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U.S., China pressure Europe, warn of cascading default

Sep 24, 2011, 8:06 a.m.
European Central Bank (ECB) Governor Jean-Claude Trichet (centre L) and U.S. Treasury Secretary Timothy Geithner (centre R) smile as they gather for a group photo with other International Monetary Fund (IMF) governors, during the World Bank/IMF Annual Meetings in Washington September 24, 2011. REUTERS/Jonathan Ernst

By David Lawder and Lesley Wroughton

WASHINGTON (Reuters) - The United States and China piled pressure on Europe on Saturday to get to grips with its debt crisis before it risks causing bank runs and pushing the global economy into ruinous recession.

The U.S. Treasury chief, in his most explicit warning to date about the crisis, said it was time for the European Central Bank to step up and take a central role to get it under control.

World financial markets have been wracked by fears the Greek debt crisis could overwhelm other euro zone countries and their banks, but took some comfort on Friday from signs of new resolve by European officials to bolster defenses after nearly two years of what many see as half-hearted action that has policy-makers talking openly of possible Greek default.

"The threat of cascading default, bank runs, and catastrophic risk must be taken off the table, as otherwise it will undermine all other efforts, both within Europe and globally," U.S. Treasury Secretary Timothy Geithner said in a speech at the International Monetary Fund.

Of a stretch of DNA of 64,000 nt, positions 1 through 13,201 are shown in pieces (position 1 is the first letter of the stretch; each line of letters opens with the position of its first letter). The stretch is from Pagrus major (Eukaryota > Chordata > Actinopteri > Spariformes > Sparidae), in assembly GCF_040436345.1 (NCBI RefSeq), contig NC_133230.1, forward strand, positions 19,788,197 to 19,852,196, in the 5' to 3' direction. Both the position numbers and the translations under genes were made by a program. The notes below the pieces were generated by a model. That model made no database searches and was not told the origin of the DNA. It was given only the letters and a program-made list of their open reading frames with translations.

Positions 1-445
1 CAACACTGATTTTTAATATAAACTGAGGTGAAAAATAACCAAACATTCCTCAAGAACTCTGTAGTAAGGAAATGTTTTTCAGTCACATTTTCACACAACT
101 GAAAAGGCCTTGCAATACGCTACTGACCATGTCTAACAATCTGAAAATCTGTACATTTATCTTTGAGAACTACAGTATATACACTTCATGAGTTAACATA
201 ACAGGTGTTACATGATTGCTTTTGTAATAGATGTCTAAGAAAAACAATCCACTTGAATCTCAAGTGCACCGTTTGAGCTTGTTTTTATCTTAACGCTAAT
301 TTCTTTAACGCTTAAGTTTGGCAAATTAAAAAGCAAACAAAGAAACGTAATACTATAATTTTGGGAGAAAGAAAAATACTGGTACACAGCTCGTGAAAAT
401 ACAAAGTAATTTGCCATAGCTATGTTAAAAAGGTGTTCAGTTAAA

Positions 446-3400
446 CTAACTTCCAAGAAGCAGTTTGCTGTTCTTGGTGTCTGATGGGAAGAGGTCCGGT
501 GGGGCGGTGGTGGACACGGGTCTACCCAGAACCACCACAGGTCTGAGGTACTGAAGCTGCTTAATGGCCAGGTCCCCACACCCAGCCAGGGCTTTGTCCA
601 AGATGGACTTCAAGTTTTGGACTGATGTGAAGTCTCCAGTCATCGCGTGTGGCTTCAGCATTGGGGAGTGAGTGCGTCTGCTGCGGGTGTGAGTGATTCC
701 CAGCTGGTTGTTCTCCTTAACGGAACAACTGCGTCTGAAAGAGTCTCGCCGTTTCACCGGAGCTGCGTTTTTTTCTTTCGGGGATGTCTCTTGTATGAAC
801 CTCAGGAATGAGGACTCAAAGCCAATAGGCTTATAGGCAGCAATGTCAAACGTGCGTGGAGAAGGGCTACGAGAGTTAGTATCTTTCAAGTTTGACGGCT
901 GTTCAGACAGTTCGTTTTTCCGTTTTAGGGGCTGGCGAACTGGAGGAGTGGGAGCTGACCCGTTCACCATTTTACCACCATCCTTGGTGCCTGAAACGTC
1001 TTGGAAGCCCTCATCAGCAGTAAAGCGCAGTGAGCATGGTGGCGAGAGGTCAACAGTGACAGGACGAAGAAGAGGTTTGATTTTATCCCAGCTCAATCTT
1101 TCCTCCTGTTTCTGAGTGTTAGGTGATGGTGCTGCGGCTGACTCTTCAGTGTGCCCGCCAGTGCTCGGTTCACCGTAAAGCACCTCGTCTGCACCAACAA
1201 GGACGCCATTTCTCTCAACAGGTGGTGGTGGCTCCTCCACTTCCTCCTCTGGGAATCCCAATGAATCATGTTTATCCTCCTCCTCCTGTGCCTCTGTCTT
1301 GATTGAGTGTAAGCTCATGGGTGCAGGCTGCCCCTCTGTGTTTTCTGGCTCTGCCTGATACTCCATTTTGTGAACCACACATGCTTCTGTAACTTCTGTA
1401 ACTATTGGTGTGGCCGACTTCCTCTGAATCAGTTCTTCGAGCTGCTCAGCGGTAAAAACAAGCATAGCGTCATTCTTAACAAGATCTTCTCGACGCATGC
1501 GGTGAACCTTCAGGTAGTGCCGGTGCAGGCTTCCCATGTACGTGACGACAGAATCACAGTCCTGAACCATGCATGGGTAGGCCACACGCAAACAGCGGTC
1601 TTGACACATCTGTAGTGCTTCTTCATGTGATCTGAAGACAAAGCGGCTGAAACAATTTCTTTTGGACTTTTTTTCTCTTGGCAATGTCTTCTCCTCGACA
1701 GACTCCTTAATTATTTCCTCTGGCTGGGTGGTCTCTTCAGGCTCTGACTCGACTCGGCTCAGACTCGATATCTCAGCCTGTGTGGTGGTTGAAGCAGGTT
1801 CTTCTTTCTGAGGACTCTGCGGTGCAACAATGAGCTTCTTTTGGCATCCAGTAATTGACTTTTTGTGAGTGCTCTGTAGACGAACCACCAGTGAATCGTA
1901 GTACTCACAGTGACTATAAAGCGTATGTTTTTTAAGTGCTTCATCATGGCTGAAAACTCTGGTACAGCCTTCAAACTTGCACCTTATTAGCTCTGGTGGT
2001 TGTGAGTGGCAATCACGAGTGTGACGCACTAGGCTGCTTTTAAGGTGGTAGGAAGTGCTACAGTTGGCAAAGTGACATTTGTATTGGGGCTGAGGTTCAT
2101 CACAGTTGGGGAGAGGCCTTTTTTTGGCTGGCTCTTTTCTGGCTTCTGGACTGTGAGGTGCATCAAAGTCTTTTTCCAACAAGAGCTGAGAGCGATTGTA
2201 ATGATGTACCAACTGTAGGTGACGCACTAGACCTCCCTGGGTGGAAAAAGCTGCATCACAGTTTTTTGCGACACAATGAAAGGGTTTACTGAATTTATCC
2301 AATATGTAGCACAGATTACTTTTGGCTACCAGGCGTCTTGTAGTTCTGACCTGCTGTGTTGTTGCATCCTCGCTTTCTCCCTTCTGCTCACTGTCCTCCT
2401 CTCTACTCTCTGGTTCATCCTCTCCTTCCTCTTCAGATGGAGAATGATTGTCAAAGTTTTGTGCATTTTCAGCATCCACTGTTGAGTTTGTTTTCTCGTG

"Decisions as to how to conclusively address the region's problems cannot wait until the crisis gets more severe."

Geithner's warning was echoed by China's central bank governor Zhou Xiaochuan, but with an added twist that countries running big deficits, like the United States, also must act responsibly.

"The sovereign debt crisis must be resolved promptly to stabilize market confidence, and forceful and credible fiscal consolidation measures are needed in relevant economies to alleviate sovereign debt stress," Zhou told the IMF.

The semi-annual gathering of the IMF and World Bank is dominated by worry about the risk that Europe now poses to the rest of the world. As European Central Bank President Jean-Claude Trichet put it on Friday: "We (the euro zone) are the epicenter of this global crisis."

Financial markets are highly anxious about potential defaults by countries like Greece and other heavily indebted European nations and the possibility that Europe's banking system could be at risk given the size of their holdings of debt issued by weak euro zone countries.

"European governments should work alongside the ECB to demonstrate an unequivocal commitment to ensure sovereigns with sound fiscal policies have affordable financing, and to ensure that European banks have recourse to adequate capital and funding to win the full confidence of their depositors and creditors," Geithner said.

The United States has been pushing for a heightened role for the ECB -- the central bank for the 17 nations using the euro as their currency. Washington has pointed to the way that the Treasury and the Federal Reserve cooperated to bolster the financial sector during the 2007-2009 financial crisis.

Geithner and Fed Chairman Ben Bernanke met on Friday with top officials from the European Central Bank and other national central banks from Europe, in part to discuss international financial regulatory reform.

The tempo of warnings to Europe to come together on a solution to its debt issues -- either by avoiding any defaults or by protecting its financial system against the consequences -- has gathered steam but leaders still need time to respond.

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